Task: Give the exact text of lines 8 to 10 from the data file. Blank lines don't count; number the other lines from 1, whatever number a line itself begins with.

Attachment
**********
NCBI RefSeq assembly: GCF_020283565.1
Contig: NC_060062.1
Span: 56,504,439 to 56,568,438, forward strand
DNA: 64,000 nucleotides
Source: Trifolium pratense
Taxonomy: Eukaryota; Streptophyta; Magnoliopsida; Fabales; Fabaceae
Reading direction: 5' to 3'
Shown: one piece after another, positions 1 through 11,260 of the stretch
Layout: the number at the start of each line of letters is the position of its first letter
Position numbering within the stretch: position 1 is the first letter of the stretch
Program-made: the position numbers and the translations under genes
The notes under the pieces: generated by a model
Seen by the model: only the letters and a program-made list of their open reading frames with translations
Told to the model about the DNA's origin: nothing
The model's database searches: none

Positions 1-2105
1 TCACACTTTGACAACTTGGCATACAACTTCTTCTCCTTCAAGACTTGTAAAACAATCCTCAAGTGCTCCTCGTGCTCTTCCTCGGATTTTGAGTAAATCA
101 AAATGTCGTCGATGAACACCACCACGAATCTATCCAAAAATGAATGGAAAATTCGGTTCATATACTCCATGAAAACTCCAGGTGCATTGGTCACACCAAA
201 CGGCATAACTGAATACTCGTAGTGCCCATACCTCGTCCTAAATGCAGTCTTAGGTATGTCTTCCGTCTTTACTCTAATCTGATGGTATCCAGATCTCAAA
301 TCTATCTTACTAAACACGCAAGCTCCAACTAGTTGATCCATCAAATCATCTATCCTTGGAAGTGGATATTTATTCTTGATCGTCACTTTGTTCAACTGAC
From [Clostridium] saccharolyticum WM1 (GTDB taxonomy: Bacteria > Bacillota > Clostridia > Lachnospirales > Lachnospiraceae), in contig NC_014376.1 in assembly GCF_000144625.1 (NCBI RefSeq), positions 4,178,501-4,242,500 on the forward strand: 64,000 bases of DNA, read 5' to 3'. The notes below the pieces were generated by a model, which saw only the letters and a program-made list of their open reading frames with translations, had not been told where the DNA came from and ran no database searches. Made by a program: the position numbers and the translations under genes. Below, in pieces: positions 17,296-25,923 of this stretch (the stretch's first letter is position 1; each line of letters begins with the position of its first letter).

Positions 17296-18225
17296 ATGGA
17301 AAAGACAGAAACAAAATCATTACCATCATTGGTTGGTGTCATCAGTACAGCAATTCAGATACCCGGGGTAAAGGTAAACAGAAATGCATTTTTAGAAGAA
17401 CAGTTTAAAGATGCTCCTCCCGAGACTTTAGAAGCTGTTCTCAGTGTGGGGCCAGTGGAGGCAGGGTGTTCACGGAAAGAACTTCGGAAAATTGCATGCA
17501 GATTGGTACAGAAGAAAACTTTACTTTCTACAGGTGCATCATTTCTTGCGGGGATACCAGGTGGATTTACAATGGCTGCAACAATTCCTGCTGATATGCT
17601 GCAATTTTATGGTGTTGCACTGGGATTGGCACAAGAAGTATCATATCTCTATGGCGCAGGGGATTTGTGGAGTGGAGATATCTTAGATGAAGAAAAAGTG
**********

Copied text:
Shown: one piece after another, positions 1 through 11,260 of the stretch
Layout: the number at the start of each line of letters is the position of its first letter
Position numbering within the stretch: position 1 is the first letter of the stretch